A randomized clinical trial: Examining a brief parent-intervention to reduce college student drinking and cannabis use

Project: Research project

Project Details


Abstract College students’ risky drinking and cannabis use are major public health problems. Almost 80% of college students report consuming alcohol in the past year and more than 1 in 3 report heavy episodic drinking in the past month. Reports also show that college is a high-risk window for cannabis use. This is highly concerning considering that the potency of present-day cannabis has markedly increased, cannabis use and consequences have also risen, and availability continues to grow due to increased legalization across the U.S. Further, a number of studies have shown an increase in co-use of alcohol and cannabis (use of both substances in the same day), which results in significantly more problems compared to either alcohol-only or cannabis-only use. Our brief parent-based intervention for college students has shown efficacy in reducing risky drinking, but it does not currently have content to address cannabis use or co-use of alcohol and cannabis. Our review of the literature and research in progress reveals there are no studies examining the efficacy of parent interventions to reduce cannabis use in this age group. The proposed research will address this omission, curb the problematic trends noted above, and move the field forward by testing a modified version of our parent-intervention that includes content for parents to have broader discussions about alcohol and cannabis use (referred to as e-PBI+). To assess interest in the college-level cannabis parent-intervention materials, we conducted a pilot survey of 40 college health administrators and all 40 indicated that they have a need for and would implement a parent-intervention that included content on cannabis (see letters of support). We then conducted a pilot RCT study on the e-PBI+ (versus a control condition) and observed preliminary evidence that parents found the e-PBI+’s additional cannabis content interesting and useful, conversations with their students were well received, and more importantly, students were less likely to engage in cannabis use post-intervention. Taken together, these data provide support for further examination of the e-PBI+. Our proposed study will use a rigorous RCT design to examine: 1) The efficacy of the e-PBI+ at 3, 6, 9, and 12 months post-baseline relative to an active comparison condition (our evidence-based parent intervention, the e-PBI), and an attention-matched-control condition (e-AC), on reducing alcohol and cannabis use and consequences (efficacy; Aim 1); 2) Examine the process by which the e-PBI+ influences parents’ and college students’ behaviors (mediation; Aim 2); and 3) Examine subgroups for whom the e-PBI+ is more versus less effective (moderation; Aim 3). To the extent that the research is successful, it will provide an easy to implement and low-cost parent-intervention that provides new cannabis content for parents to have discussions with their college-bound teens about alcohol and cannabis.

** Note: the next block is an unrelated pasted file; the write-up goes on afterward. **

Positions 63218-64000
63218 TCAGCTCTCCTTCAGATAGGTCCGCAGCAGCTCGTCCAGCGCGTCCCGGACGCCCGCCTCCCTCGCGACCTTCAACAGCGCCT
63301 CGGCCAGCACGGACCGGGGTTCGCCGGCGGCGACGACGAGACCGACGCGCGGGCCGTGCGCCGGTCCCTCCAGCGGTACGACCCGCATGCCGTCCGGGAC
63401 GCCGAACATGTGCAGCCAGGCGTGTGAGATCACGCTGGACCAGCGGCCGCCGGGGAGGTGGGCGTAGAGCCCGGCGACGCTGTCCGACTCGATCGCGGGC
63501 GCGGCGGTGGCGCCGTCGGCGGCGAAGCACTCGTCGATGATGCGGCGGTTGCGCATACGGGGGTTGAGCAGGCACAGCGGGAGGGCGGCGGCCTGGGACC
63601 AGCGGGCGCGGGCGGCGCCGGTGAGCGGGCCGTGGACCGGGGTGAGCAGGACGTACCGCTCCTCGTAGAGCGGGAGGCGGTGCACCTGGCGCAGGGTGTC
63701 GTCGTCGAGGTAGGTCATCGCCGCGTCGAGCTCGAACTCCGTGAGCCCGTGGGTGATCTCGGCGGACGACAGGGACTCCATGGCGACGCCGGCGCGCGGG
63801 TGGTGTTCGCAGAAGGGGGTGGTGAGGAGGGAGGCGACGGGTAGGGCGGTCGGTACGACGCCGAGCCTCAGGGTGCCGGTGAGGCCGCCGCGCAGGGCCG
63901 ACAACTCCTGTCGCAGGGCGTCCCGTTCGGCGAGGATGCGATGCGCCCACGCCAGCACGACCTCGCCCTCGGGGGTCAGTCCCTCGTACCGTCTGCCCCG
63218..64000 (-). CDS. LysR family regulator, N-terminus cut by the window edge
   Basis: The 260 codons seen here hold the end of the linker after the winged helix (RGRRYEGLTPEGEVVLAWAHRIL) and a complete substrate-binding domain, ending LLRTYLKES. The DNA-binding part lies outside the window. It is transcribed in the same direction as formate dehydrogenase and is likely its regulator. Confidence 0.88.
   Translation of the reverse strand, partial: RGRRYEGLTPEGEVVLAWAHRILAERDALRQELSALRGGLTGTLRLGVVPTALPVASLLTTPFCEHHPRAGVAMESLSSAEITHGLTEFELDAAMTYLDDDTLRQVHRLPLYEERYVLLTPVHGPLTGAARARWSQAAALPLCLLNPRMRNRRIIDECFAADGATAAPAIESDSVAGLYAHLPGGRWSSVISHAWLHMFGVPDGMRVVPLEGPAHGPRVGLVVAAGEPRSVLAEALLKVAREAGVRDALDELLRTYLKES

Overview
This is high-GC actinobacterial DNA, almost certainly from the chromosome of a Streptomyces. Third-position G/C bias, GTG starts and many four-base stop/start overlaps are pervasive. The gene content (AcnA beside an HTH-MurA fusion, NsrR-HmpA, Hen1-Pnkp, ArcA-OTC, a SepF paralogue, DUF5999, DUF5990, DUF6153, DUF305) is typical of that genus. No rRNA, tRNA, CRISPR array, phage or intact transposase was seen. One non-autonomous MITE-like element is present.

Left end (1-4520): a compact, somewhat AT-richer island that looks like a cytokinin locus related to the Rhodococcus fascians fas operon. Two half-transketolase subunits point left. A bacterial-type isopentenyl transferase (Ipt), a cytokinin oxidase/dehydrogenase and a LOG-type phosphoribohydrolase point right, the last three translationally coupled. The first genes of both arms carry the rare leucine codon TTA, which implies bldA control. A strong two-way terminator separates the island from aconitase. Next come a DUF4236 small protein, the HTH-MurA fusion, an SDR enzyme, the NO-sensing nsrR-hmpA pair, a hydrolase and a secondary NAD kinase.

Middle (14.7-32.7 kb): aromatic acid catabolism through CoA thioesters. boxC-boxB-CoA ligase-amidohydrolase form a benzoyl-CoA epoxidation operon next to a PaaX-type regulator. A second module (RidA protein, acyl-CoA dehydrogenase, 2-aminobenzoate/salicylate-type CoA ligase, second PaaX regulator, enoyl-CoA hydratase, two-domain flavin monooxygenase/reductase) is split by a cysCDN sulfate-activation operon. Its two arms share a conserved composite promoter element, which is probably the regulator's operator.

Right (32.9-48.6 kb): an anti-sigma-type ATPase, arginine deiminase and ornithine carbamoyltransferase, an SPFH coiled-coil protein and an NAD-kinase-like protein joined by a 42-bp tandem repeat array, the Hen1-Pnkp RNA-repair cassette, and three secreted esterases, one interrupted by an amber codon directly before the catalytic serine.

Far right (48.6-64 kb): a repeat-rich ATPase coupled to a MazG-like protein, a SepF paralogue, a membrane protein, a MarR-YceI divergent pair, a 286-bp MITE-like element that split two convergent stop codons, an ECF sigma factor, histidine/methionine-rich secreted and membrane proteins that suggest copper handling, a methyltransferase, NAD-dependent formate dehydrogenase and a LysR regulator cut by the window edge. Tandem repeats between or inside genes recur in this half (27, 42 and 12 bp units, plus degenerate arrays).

Effective start/end date9/15/228/31/24


  • National Institute on Alcohol Abuse and Alcoholism: $615,793.00
  • National Institute on Alcohol Abuse and Alcoholism: $594,637.00


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